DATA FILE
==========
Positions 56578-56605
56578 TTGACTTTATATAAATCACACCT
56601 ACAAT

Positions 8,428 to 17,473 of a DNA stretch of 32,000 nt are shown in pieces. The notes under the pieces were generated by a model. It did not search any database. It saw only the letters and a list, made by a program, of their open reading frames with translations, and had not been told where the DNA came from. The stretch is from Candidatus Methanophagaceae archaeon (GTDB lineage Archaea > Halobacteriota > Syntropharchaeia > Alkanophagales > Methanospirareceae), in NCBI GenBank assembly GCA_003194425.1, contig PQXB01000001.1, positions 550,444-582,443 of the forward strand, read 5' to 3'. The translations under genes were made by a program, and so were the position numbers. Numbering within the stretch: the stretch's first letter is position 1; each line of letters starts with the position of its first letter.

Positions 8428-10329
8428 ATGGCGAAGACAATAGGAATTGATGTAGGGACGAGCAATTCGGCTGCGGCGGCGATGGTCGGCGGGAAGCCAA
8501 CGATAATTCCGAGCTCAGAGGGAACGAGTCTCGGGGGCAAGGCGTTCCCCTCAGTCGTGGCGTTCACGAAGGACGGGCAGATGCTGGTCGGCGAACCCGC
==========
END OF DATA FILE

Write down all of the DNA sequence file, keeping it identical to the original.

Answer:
Positions 56578-56605
56578 TTGACTTTATATAAATCACACCT
56601 ACAAT

Positions 8,428 to 17,473 of a DNA stretch of 32,000 nt are shown in pieces. The notes under the pieces were generated by a model. It did not search any database. It saw only the letters and a list, made by a program, of their open reading frames with translations, and had not been told where the DNA came from. The stretch is from Candidatus Methanophagaceae archaeon (GTDB lineage Archaea > Halobacteriota > Syntropharchaeia > Alkanophagales > Methanospirareceae), in NCBI GenBank assembly GCA_003194425.1, contig PQXB01000001.1, positions 550,444-582,443 of the forward strand, read 5' to 3'. The translations under genes were made by a program, and so were the position numbers. Numbering within the stretch: the stretch's first letter is position 1; each line of letters starts with the position of its first letter.

Positions 8428-10329
8428 ATGGCGAAGACAATAGGAATTGATGTAGGGACGAGCAATTCGGCTGCGGCGGCGATGGTCGGCGGGAAGCCAA
8501 CGATAATTCCGAGCTCAGAGGGAACGAGTCTCGGGGGCAAGGCGTTCCCCTCAGTCGTGGCGTTCACGAAGGACGGGCAGATGCTGGTCGGCGAACCCGC